Hearing Loss & Dementia
Understanding the connection between untreated hearing loss and cognitive decline
One bit of news that is no longer “new” and definitely not “fake” news is the link between hearing loss and dementia. It is encouraging that media reports have made the public more aware that the two conditions are related.
Audiologists have long promoted the link between hearing loss treatment and brain function. Hearing loss typically involves a gradual loss of ability to hear speech and other sounds, resulting in increasing difficulty understanding conversation and interacting with others.
Untreated hearing loss also has side effects that can lead to social and personal issues with feelings of isolation, inadequacy, depression, and loneliness.
Like hearing loss, dementia is usually gradual and involves progressive cognitive decline resulting in memory loss, reduced performance in mental tasks, and sometimes personality changes. Both conditions can appear similar at first glance, so it is important to understand the link between the two.
Both hearing loss and dementia occur more frequently as we age. About 1/3 of those over 65 have hearing loss, increasing to over half by age 75. About 14% of the population over 70 will develop dementia. The rate of dementia increases dramatically for those in their 70’s (5%) to approximately 40% for those 90 and over.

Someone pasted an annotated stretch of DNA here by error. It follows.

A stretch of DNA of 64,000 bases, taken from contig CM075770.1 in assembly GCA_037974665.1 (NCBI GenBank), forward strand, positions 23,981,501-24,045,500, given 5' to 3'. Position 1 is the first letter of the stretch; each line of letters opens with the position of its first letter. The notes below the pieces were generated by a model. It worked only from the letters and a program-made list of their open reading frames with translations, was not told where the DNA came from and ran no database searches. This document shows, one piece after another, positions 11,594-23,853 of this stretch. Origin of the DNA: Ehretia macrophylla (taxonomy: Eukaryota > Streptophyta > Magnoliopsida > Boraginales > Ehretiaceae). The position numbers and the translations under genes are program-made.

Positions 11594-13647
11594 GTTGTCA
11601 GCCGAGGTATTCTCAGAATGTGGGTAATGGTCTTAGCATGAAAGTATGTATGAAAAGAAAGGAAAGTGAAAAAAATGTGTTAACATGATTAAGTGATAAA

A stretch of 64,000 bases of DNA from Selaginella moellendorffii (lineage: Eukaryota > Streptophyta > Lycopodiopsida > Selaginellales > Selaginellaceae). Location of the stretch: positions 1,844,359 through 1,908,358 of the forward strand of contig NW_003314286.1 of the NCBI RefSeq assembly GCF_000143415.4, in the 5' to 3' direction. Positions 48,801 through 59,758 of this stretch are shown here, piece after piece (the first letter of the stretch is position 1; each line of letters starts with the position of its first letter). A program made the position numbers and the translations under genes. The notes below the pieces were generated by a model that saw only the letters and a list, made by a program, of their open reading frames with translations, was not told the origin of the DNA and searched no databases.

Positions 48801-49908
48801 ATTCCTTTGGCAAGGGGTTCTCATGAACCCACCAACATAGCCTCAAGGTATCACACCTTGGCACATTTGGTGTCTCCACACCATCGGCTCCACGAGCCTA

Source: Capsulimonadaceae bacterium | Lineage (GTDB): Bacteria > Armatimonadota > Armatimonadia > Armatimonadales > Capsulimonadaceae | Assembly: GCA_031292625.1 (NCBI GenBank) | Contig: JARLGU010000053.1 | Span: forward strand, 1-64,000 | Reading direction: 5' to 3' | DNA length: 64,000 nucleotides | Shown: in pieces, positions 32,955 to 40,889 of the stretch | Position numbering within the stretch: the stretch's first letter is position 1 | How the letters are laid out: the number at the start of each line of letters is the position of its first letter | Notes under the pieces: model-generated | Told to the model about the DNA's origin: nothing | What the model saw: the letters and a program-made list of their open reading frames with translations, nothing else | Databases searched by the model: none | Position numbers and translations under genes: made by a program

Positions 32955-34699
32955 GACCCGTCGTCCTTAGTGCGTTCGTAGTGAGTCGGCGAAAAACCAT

Brain research has shown that the risk of dementia increases significantly with greater hearing decline if left untreated. Statistics show that an individual with untreated mild hearing loss is twice as likely to develop dementia, but the numbers jump for those with untreated severe hearing loss to five times as likely to develop dementia.
It is important to have baseline hearing testing to find out what the status of your hearing is and if treatment is indicated. Hearing testing is simple and painless.
Using hearing aids, in the beginning, will take some time for your brain to relearn how to use new sounds, so it is important that you are patient with yourself when adjusting to the new way of hearing. Your audiologist will provide the right professional advice to guide you through the initial stages and learn how to get the most from your hearing aids.
If testing for dementia is indicated, it should ALWAYS be preceded by hearing testing (and treatment if indicated). Even professionals can overlook the impact of hearing loss on dementia and fail to recognize the importance of good hearing for the verbal portions of the cognitive testing.
What should you do?
1. Find an audiologist to advise you on your hearing and suggest the right treatment if needed. Testing will show if any hearing loss is due to medical problems or if hearing instruments are indicated. Properly adjusted hearing instruments can improve your ability to understand conversation, which will improve your family and friend relationships, social interactions, cognitive function, and overall well-being.
2. Follow your physician directives for treatment of medical conditions known to cause hearing loss: diabetes, hypertension, cardiac problems
3. Eliminate risk factors such as noise exposure or smoking
4. Have your hearing tested to find out if you have hearing loss
5. Get proper hearing aids if they are recommended for you
6. Maintain a healthy physical, mental, and social lifestyle
If you or someone close to you is experiencing signs of hearing loss, don’t wait to get tested. Contact our practice to schedule a hearing test with one of our hearing professionals.